in re

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In Re

[Latin, In the matter of.] Concerning or regarding. The usual style for the name of a judicial proceeding having some item of property at the center of the dispute rather than adverse parties.

For example, proceedings to determine various claims to the assets of a bankrupt company could be called In re Klein Company, or In the matter of Klein Company.

Sometimes in re is used for a proceeding where one party makes an application to the court without necessarily charging an adversary. This may be done, for example, where a couple seeks to adopt a child or an adult wants to change his or her name.

Such actions may instead use the English translation "in the matter of" or the Latin words ex parte. The final decision on the style to be used for a particular lawsuit is usually made by the clerk of the court.

West's Encyclopedia of American Law, edition 2. Copyright 2008 The Gale Group, Inc. All rights reserved.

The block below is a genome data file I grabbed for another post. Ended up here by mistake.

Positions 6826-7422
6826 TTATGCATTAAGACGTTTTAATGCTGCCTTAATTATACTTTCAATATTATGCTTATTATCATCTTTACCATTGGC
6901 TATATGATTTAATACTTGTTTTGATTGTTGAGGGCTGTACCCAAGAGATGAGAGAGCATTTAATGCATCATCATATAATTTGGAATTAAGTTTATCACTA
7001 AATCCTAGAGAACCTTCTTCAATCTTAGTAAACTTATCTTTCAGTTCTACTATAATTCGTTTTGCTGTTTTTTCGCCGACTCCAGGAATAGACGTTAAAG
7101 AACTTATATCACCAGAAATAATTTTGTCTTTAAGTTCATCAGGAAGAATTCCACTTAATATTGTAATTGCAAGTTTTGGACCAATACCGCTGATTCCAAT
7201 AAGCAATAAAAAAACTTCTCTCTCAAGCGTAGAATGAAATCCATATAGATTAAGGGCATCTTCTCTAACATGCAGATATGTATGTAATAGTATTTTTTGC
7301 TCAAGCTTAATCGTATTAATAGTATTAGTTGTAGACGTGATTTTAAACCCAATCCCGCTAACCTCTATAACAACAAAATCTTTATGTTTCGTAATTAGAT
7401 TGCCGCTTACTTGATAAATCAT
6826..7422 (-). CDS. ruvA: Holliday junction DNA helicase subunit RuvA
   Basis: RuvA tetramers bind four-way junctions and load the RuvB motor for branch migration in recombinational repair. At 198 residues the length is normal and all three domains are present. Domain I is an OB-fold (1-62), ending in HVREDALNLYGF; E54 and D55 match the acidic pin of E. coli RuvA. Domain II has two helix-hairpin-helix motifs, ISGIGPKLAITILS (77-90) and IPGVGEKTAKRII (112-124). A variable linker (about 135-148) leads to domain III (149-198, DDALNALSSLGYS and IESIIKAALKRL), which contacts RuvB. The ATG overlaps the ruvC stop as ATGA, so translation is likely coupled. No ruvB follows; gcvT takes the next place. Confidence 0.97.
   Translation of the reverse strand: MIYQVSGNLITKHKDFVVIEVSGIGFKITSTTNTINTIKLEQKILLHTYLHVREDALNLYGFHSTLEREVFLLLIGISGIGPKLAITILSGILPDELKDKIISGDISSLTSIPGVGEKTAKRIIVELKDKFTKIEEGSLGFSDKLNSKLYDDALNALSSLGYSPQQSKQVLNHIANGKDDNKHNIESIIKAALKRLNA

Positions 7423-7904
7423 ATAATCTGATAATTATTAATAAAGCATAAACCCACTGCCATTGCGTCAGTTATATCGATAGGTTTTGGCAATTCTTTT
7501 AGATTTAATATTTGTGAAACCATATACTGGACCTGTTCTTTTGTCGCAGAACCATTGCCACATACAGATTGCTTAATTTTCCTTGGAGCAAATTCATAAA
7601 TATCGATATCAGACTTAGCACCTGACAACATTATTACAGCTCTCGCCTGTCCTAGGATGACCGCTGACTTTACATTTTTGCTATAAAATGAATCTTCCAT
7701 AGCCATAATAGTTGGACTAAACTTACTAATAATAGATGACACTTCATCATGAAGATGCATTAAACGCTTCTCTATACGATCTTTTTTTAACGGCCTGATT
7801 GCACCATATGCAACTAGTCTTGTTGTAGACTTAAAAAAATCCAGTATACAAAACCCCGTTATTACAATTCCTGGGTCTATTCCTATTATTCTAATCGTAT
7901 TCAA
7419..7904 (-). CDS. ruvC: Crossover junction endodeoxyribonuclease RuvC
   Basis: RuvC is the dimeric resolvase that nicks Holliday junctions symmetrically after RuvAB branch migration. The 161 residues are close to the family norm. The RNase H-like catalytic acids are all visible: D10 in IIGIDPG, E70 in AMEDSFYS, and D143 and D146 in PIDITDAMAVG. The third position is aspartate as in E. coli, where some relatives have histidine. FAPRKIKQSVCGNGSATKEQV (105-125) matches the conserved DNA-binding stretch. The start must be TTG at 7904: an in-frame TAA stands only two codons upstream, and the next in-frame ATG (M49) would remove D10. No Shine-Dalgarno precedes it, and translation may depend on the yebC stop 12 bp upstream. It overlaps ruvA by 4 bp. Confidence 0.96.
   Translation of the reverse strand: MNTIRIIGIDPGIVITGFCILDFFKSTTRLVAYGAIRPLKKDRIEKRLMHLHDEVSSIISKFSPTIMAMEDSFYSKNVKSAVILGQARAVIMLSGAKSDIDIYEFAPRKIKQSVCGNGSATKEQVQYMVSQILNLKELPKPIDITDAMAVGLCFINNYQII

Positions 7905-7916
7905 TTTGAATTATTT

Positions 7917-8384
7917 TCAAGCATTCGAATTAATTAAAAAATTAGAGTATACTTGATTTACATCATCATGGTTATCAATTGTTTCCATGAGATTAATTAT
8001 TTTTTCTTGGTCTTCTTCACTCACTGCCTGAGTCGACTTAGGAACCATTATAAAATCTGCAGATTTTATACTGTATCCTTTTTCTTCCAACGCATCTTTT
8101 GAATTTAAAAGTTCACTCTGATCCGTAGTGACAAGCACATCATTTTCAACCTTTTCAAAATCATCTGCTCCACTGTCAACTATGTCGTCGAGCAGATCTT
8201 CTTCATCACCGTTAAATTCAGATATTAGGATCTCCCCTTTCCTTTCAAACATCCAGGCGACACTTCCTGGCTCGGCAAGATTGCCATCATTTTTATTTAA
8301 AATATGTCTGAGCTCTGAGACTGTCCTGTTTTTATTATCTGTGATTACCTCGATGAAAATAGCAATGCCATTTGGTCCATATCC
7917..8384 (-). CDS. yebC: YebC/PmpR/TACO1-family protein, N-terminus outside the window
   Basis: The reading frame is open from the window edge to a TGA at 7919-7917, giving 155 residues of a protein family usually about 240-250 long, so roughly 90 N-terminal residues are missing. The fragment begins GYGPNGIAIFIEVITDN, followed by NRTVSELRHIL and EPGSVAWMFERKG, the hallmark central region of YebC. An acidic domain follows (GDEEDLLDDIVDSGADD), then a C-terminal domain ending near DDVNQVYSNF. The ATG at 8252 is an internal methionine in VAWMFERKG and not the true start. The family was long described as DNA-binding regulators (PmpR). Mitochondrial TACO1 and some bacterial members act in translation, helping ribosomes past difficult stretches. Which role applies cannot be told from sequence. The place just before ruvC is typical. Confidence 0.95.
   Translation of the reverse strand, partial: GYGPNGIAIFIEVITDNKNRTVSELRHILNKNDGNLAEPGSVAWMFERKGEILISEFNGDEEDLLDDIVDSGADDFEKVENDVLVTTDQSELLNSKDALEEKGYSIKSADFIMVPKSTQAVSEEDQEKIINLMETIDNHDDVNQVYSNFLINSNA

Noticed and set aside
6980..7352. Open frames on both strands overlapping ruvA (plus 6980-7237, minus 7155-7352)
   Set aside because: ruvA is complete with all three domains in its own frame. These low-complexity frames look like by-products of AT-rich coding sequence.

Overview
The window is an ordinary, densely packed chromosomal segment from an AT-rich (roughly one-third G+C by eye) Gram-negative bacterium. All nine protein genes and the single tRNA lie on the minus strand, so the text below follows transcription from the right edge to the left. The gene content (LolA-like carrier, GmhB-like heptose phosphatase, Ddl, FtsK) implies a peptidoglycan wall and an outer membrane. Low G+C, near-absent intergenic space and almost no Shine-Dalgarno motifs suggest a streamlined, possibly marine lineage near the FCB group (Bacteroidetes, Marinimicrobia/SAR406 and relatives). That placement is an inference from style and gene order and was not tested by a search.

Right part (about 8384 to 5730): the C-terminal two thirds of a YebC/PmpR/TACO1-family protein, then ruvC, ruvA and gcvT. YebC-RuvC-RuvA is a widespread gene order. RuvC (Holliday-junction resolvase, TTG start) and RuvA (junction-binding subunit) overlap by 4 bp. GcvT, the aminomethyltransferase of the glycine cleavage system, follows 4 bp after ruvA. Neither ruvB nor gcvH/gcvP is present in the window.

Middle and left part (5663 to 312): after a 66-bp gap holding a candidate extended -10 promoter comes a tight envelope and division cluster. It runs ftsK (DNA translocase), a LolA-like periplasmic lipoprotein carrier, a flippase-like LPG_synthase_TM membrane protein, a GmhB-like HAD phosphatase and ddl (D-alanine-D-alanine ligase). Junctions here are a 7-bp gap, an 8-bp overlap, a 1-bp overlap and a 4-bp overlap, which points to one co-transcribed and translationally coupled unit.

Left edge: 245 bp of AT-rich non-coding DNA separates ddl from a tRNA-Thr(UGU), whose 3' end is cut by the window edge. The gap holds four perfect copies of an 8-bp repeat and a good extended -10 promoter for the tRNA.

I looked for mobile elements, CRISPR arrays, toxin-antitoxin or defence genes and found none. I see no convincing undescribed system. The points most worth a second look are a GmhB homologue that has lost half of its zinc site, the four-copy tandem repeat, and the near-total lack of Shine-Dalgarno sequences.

in re

prep. short for "in regard to" or concerning. "Re" is a further abbreviation. Often "in re" is found near the top of lawyers' letters to identify the subject matter, as "In re Matheson v. Roth," or "In re Estate of Ruth Bentley." It is also used in naming legal actions in which there is only one party, the petitioning party, as in "In re Adoption of Marcus McGillicuddy."

Copyright © 1981-2005 by Gerald N. Hill and Kathleen T. Hill. All Right reserved.

in re

‘in the matter of.
Collins Dictionary of Law © W.J. Stewart, 2006

IN RE. In the matter; as in re A B, in the matter of A B.

A Law Dictionary, Adapted to the Constitution and Laws of the United States. By John Bouvier. Published 1856.